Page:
In a recent speech, former head of the NSA and the CIA Michael Hayden suggested that following the 9/11 attacks, he reinterpreted the US Constitution and “started to do different things,” without the authorization of Congress or the President.

Speaking at Washington and Lee University last week Hayden effectively said that he was able to rewrite the Constitution based on his own “mature judgment” of what is right and wrong.

He specifically noted that, in his own mind at least, Fourth Amendment protections are now open to interpretation.

The Atlantic has the story, noting:

In a speech at Washington and Lee University, Michael Hayden, a former head of both the CIA and NSA, opined on signals intelligence under the Constitution, arguing that what the 4th Amendment forbids changed after September 11, 2001. He noted that “unreasonable search and seizure,” is prohibited under the Constitution, but cast it as a living document, with “reasonableness” determined by “the totality of circumstances in which we find ourselves in history.”

He explained that as the NSA’s leader, tactics he found unreasonable on September 10, 2001 struck him as reasonable the next day, after roughly 3,000 were killed. “I actually started to do different things,” he said. “And I didn’t need to ask ‘mother, may I’ from the Congress or the president or anyone else. It was within my charter, but in terms of the mature judgment about what’s reasonable and what’s not reasonable, the death of 3,000 countrymen kind of took me in a direction over here, perfectly within my authority, but a different place than the one in which I was located before the attacks took place. So if we’re going to draw this line I think we have to understand that it’s kind of a movable feast here.”

Perhaps terrorists should take note. If you keep attacking the US, the people in charge, like Hayden, will keep systematically breaking down what were previously considered unalienable freedoms until they are completely gone – thus you, the terrorists, win.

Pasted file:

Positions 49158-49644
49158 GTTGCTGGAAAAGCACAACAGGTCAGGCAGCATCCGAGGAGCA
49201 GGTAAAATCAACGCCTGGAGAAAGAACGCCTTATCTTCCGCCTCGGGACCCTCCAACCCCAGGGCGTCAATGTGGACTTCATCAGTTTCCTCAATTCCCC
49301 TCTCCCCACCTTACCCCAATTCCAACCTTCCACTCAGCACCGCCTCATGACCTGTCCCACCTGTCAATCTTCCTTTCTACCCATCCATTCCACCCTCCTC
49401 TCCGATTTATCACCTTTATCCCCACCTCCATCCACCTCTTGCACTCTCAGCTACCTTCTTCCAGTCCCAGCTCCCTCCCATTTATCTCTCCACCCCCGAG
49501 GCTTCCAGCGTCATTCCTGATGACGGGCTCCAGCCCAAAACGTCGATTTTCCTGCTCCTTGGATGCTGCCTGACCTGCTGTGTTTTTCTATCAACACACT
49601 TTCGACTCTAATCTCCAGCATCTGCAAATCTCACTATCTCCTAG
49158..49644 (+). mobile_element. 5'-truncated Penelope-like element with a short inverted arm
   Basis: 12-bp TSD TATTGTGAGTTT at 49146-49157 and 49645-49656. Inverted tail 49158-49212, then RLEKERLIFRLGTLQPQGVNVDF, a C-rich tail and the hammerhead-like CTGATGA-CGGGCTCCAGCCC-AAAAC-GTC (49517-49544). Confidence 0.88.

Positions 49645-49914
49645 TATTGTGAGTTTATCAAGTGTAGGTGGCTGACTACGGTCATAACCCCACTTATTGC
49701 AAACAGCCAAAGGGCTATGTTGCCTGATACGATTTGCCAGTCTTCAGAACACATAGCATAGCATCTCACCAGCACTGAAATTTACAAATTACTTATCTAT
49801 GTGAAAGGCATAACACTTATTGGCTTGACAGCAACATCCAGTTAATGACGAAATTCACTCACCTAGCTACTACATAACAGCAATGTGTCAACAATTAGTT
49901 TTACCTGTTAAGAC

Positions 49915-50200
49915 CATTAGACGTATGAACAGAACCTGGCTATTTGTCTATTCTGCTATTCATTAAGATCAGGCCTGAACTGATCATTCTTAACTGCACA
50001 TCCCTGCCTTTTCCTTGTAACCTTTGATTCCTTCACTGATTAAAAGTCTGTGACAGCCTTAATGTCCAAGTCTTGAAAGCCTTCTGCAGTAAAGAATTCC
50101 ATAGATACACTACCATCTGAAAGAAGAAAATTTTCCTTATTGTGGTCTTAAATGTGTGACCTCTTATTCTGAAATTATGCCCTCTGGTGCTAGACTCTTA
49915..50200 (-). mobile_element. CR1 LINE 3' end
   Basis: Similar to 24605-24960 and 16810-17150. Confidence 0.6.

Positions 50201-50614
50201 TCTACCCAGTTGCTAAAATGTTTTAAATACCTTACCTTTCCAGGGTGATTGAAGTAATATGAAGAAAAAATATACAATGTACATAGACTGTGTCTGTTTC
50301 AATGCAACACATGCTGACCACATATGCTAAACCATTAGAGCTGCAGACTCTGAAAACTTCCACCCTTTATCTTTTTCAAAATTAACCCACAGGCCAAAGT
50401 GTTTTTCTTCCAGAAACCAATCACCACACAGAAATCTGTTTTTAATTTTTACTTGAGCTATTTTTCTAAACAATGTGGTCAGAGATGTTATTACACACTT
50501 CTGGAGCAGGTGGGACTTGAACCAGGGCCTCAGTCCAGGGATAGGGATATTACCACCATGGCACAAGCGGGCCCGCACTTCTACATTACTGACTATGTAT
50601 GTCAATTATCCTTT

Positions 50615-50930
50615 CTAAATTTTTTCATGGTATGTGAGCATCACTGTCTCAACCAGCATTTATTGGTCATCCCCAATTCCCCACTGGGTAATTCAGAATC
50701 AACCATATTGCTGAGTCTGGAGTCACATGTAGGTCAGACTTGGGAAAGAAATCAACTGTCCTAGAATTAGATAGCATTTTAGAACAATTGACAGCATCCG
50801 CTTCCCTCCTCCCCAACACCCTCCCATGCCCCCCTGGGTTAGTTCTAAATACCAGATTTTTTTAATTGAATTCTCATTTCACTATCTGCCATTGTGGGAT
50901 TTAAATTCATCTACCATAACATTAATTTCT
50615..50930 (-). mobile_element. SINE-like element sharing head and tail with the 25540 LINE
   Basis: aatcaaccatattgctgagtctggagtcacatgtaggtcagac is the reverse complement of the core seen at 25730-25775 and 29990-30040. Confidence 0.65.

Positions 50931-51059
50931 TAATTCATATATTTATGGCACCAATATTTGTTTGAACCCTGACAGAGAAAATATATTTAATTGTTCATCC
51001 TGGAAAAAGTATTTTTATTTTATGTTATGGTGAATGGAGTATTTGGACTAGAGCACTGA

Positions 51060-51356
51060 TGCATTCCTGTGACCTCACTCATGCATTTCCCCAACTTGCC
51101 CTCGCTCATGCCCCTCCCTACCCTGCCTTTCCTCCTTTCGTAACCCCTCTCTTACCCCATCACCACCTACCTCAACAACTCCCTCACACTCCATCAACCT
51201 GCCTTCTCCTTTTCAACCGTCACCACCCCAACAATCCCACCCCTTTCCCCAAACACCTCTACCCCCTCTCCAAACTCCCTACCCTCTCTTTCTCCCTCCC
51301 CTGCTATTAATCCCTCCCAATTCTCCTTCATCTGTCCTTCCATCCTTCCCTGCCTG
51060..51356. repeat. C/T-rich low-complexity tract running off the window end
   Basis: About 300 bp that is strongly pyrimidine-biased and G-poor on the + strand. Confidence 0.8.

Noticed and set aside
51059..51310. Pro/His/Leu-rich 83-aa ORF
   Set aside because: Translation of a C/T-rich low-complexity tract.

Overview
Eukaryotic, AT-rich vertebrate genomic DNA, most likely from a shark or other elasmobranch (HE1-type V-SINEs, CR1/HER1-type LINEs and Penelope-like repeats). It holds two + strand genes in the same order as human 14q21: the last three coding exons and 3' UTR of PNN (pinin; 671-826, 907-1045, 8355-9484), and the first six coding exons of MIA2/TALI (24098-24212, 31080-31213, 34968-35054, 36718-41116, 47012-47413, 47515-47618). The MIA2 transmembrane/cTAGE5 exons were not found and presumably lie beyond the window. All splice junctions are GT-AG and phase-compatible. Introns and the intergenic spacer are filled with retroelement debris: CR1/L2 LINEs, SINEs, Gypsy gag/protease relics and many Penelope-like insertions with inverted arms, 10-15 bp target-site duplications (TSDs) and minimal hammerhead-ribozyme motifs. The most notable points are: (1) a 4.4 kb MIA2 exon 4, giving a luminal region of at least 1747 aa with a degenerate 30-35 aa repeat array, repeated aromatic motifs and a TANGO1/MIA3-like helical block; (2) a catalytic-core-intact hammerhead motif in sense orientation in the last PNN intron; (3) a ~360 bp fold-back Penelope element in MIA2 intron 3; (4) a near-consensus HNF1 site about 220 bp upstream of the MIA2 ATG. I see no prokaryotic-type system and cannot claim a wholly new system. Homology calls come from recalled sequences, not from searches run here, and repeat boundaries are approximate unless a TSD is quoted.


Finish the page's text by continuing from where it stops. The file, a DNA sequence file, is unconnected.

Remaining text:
Within the same twisted speech, Hayden also casually noted that since 9/11 the NSA has not only been spying on and monitoring bad guys, but also anyone it considers to be “interesting”.

“I am not a law enforcement officer. I don’t suspect anybody.” Hayden said, adding “I am simply going out there to retrieve information that helps keep my countrymen free and safe. This is not about guilt. In fact, let me be really clear. NSA doesn’t just listen to bad people. NSA listens to interesting people. People who are communicating information.”

So much for the age old justification of ‘if you have nothing to hide, then you have nothing to fear’.

General Hayden. of course, has a track record of trashing the Constitution – it’s what brought him to the NSA gig in the first place.

He was the man who seriously argued, a decade ago, that there was no mention of “probable cause” in the Fourth Amendment, insisting that only ‘reasonable search and seizure’ was required in violating the privacy of Americans.

Hayden also contends that government secrecy is akin to an individual’s private privacy, and so the American public should not be privy to the actions of the NSA.

Hayden has also dubbed Edward Snowden worse than any American “traitor” ever, including Benedict Arnold, for blowing the whistle on government spying, and described Guardian journalist Glenn Greenwald, who broke the Snowden story, as a “co-conspirator”. Hayden intimated that he would like to see both added to a government ‘kill list’.

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Steve Watson is a London based writer and editor for Alex Jones’ Infowars.com, and Prisonplanet.com. He has a Masters Degree in International Relations from the School of Politics at The University of Nottingham, and a Bachelor Of Arts Degree in Literature and Creative Writing from Nottingham Trent University.


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